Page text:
Liqueur ProjectEdit profile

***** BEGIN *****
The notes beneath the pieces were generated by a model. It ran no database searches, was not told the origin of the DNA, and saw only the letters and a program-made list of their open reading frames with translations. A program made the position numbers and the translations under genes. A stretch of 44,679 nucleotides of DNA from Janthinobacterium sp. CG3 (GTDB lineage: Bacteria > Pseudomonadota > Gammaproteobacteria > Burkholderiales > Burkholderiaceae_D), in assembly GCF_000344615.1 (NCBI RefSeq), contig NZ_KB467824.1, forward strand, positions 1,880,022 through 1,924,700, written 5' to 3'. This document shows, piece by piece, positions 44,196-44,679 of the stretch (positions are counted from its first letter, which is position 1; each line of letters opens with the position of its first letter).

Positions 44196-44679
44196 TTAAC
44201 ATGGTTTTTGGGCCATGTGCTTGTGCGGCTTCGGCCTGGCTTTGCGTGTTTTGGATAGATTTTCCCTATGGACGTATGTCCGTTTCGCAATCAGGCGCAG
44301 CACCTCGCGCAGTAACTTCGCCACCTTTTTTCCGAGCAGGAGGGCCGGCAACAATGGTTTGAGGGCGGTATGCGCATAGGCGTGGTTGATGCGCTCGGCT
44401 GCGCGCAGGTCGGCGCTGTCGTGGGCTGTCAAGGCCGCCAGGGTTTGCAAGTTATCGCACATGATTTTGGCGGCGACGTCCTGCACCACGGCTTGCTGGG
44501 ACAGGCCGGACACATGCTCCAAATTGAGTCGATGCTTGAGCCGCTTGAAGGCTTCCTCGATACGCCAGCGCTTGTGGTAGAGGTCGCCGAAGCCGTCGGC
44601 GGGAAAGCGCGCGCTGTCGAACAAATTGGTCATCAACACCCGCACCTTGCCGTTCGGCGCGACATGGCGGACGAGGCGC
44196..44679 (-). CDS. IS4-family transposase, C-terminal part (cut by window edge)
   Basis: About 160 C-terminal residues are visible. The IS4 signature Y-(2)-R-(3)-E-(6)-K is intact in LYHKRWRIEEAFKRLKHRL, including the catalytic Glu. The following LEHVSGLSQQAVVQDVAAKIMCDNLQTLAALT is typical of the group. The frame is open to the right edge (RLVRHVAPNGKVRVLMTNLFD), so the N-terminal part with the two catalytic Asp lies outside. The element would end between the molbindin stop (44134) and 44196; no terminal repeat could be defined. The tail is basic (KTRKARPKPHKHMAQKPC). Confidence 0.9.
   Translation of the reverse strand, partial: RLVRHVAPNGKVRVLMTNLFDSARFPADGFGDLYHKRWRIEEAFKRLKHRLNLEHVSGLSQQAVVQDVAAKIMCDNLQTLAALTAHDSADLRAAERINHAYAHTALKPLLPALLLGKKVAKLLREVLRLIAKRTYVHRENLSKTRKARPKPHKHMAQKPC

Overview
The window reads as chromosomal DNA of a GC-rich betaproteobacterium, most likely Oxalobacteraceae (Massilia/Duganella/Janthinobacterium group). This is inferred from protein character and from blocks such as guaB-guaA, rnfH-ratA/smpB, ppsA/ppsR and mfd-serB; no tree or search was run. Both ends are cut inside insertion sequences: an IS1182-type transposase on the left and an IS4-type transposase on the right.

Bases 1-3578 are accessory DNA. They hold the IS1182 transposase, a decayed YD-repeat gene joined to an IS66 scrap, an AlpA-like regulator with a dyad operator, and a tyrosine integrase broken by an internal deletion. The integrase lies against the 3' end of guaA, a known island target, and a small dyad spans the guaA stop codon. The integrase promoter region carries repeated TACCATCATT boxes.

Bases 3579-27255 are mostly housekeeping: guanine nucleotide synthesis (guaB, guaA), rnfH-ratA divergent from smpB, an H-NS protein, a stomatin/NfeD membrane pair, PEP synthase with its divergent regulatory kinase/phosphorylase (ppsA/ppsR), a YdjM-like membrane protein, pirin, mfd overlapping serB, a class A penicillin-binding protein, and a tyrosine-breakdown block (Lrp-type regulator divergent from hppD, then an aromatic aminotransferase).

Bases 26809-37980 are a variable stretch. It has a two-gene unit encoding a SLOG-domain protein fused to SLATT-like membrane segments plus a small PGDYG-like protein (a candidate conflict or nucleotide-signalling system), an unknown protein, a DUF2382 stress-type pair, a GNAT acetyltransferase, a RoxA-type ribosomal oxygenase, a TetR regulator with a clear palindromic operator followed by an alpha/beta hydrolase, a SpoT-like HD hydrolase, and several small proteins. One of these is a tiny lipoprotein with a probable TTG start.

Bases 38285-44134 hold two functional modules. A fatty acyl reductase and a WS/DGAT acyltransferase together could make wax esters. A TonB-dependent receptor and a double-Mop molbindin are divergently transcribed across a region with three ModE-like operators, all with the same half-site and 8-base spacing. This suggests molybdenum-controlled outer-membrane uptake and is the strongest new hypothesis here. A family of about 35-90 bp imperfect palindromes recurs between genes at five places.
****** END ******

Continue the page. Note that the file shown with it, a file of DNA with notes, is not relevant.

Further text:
Recently some parts of the public lands in ?stanbul have been sold to the private establishments due to the fact that the buildings on these areas have lost their functions and are located in the city centre. The latest of these bids which has aroused considerable interest in the public eye has been made for the land on which Mecidiyeköy Liqueur and Cognac Factory is located. Undoubtedly it is comprehensible that a sensible citizen of Istanbul who knows the place and the impact of the Mecidiyeköy Liqueur and Cognac Factory building and the green belt in front of it in the physical and social memory of Istanbul, who accepts this as an asset of no substitute, who sees the existing green area as a kind of refreshment place for Mecidiyeköy which has been structuring carelessly and recklessly also sees the factory building as an industrial inheritence, would worry about any project to be built on this land. However, it is obvious that a project which uses these potentials of ‘the land’ in a positive way, which gives the deserved value of the factory building back and which proposes an important part of the land ready to be used to the city and the citizens, will take away those worries. In order to enable the genuine architectural identity of the Mecidiyeköy Liqueur and Cognac Factory, which was designed by a major architect of the era, Robert Mallet-Stevens at the beginning of 1930s, a highly sensible and conscious restoration work should be kept continuing during the project design and construction period. Whatever the decision on this subject is, it should certainly establish a kind of relation directly or indirectly with the design and construction period and bring out the constructional language of external and internal perception and when it is ready to be used under new functionality the indispensible principles would be to maintain these properties. The most important decision that conditions the settlement strategy of the new buildings has appeared to leave the area in front of the factory, until the Büyükdere Street as blank, and the plain area which was obtained in this sense should be restored to its genuine identity. In accordance with this decision, it has been aimed to rehabilitate some part of the plantal landscape which has been grown on the land in different time periods, to clear out the structural and plantal elements except the trees which are in due order and have been designed and defined clearly in the Mallet-Stevens project and also in this sense to limit the blank space at the east side of the factory with a linear mass as tall as the factory building. With the help of the reflective panels that were placed in front of this mass, that can be used as a boutique office building, at the west side of the land and in front of the main street, the land could reach specific borders. Liqueur Project, that has been aimed to reinterpret the conventional tower-residence life style with a vertical city claim, is forming relations with its structural environment through the mass fragmentation which furnishes reference to the size of these buildings and considering to build the horizontal relations of the existing buildings vertically by the help of the interior spaces and terraces. In this way instead of heavy and bulky massive existence, it seems possible for the building to turn into a fragmanter and transparent structure. The Liqueur Project project has been designed from interior towards exterior as well as vice versa. The north elevations of the masses formed in this sense, which are not the main facade of the flats, have been evacuated. It has enabled that these spaces, where controlled outer air circulates and the sky gardens that are the continuation of the social spaces at the lower floors are located, forms their specific places by differentiating at each building. By means of these areas used by the hallways of the flats, the inconvenient climate of the north has been taken under control significantly and at the same time fresh air and day light necessities of secondary places facing this facade has been met. This planimetric order has enabled all the flats being directed to the south, namely to the view. With a claim that it is an urban and a sociological problem if only the people who live in these buildings will get benefits of this unique view, some public spaces are formed on different floors.